Tactics to consider:

  1. Advocating for laws and policies that impact the web.
  1. Advocating directly for web literacy. Promoting the importance of web literacy and giving others around the world the tools to teach it.
  1. Moving people from “consumers” to “web citizens.” Building messages about topics like privacy into our product channels, advertising, or other places where we have a large audience.
  1. Build software. Putting features and cues inside our mainstream consumer software in ways that are likely to help people better understand the web.
  1. Thought leadership. Defining an agenda around the future of the web or web literacy and then talking about it loudly in public.   Within the context of this working group, the focus isn’t to create new thought leadership but to identify it and amplify it.

With so many tactics, operating at different time frames, and with different impact profiles, we expect to need to confront questions such as “which of project A or project B is more important?”  “How do we compare the outcome of a policy research question and the outcome of a specific community outreach activity?”  We hope that our strategy documents give us some useful tools to answer these questions.

In particular, we likely will need to build some evergreen platform work that specific campaigns will build upon.  Understanding which of these platforms we are committed to in 2016, 2017, etc. will help us plan everything from a technology roadmap to hiring plans.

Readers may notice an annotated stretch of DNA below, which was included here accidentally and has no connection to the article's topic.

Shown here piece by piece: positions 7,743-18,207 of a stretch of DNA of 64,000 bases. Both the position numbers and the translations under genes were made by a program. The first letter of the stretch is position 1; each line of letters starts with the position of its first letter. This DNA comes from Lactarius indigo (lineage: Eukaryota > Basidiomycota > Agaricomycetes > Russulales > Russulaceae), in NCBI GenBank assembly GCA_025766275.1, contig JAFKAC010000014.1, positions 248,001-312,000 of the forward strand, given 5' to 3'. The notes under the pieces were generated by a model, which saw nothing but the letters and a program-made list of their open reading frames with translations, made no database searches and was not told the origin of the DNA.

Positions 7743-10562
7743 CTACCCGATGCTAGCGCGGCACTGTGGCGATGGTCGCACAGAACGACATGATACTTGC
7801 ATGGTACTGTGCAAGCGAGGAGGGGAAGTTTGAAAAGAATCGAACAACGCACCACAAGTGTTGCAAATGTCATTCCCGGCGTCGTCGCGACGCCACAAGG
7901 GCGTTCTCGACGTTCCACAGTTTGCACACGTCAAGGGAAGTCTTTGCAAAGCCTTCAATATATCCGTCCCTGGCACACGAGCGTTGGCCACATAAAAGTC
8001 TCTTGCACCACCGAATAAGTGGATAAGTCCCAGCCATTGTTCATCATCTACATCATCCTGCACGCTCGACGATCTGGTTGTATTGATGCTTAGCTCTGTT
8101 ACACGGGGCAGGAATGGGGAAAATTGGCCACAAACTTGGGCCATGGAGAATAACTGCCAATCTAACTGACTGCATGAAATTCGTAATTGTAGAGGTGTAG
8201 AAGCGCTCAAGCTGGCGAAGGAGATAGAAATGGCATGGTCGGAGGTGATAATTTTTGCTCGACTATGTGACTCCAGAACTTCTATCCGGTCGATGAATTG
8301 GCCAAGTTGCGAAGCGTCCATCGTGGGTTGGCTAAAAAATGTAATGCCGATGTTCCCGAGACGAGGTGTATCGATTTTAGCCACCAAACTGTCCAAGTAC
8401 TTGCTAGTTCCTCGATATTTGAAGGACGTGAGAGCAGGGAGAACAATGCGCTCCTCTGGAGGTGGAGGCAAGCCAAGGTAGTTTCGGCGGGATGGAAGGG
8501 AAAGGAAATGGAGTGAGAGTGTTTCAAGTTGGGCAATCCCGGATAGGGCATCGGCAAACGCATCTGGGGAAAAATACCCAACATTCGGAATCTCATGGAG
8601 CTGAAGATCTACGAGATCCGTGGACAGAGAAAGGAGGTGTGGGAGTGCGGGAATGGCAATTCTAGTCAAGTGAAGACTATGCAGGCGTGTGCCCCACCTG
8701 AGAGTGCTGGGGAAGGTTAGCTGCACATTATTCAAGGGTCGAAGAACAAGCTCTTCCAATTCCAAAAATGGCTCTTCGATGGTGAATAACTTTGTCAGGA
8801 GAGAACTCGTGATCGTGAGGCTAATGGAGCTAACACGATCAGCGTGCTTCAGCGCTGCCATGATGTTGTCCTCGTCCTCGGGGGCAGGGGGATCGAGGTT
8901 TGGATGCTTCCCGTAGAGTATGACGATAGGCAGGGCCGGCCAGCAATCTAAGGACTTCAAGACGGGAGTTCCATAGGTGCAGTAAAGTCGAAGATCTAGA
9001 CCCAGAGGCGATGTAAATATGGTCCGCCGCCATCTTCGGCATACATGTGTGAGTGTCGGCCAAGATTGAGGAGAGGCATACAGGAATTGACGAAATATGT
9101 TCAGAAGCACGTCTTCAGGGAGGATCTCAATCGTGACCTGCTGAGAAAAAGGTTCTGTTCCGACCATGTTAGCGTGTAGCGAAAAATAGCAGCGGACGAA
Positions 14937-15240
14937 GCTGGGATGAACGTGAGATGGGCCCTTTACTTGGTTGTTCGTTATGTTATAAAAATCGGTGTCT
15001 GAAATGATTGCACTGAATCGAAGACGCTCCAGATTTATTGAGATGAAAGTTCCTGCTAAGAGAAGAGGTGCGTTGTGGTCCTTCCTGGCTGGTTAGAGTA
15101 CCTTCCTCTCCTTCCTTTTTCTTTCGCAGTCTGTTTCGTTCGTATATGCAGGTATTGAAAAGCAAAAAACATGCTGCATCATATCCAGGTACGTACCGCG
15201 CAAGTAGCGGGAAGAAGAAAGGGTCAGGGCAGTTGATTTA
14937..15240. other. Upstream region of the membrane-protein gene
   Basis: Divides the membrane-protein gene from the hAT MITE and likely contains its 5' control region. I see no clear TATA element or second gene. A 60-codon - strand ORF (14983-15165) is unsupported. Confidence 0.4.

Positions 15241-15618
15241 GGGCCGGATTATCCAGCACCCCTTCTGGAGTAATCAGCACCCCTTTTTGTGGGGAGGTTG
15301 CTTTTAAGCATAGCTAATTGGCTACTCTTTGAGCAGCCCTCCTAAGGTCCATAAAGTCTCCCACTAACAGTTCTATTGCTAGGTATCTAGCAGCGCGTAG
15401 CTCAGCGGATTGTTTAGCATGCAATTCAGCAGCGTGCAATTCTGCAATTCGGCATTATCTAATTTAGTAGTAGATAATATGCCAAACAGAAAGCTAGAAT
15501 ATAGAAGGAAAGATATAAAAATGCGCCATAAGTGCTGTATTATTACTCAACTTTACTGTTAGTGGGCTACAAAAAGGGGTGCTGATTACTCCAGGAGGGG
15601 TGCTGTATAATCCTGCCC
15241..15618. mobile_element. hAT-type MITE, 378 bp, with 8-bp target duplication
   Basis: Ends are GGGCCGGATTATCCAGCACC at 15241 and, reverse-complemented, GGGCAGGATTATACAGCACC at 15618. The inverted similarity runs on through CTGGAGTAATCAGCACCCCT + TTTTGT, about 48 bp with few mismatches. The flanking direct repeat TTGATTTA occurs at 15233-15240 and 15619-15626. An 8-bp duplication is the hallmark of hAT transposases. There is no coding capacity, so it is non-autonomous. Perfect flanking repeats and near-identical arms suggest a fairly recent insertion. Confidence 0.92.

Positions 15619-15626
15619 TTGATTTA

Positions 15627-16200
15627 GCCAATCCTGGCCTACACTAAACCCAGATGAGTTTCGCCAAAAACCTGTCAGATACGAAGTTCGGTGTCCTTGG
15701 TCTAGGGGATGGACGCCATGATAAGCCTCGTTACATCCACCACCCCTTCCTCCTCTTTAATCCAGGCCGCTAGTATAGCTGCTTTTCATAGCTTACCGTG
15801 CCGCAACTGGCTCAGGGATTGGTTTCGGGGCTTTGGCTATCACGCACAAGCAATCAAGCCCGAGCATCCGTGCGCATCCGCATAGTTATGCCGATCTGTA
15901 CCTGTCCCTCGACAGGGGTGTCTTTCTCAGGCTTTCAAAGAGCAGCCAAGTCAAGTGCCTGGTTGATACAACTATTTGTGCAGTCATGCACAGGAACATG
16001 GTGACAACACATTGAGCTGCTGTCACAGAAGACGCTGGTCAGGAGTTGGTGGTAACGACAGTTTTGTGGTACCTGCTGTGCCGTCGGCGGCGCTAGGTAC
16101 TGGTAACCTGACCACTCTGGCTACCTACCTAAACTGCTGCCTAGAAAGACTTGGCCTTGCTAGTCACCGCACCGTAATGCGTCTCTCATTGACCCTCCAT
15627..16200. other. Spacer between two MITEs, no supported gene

An Approach: Web Citizenship Growth Hacking

In the spirit of Agile programming and “growth hacking”, we would like to build enough of a system that we can, with enough decentralization, try many things in parallel, and amplify the efforts that work well.

  1. Organize some agile teams with expertise and experience in the key tactical areas (curriculum, advocacy; etc).
  2. Focus the energy of those teams on goals that we identify as critical (including urgent, timely problems) -- current examples would be user control & the re-emergence of walled gardens.
  3. Then, using those problems as an anchor, we ask teams to tackle this question with some creative experiments: “How do we grow public understanding of the web and promote web literacy at scale?”, with a range of tactics. Parameters:

The right mix of reinforcing strategies

Tactical experimentation can help us determine what is the right mix of reinforcing strategies -- e.g. what’s the Venn diagram of education vs. grassroots campaigning?  Other organizations use an artful mix of reinforcing strategies for effective and lasting impact at scale. For example:

Key Questions

Specific questions we’ll need to answer -- tying back to our north star of universal web literacy:

Deliverables

Other deliverables? Are these in scope for this WG?

Milestones

Oct 12 - Board Meeting to present 2016 Strategy

Partner Engagement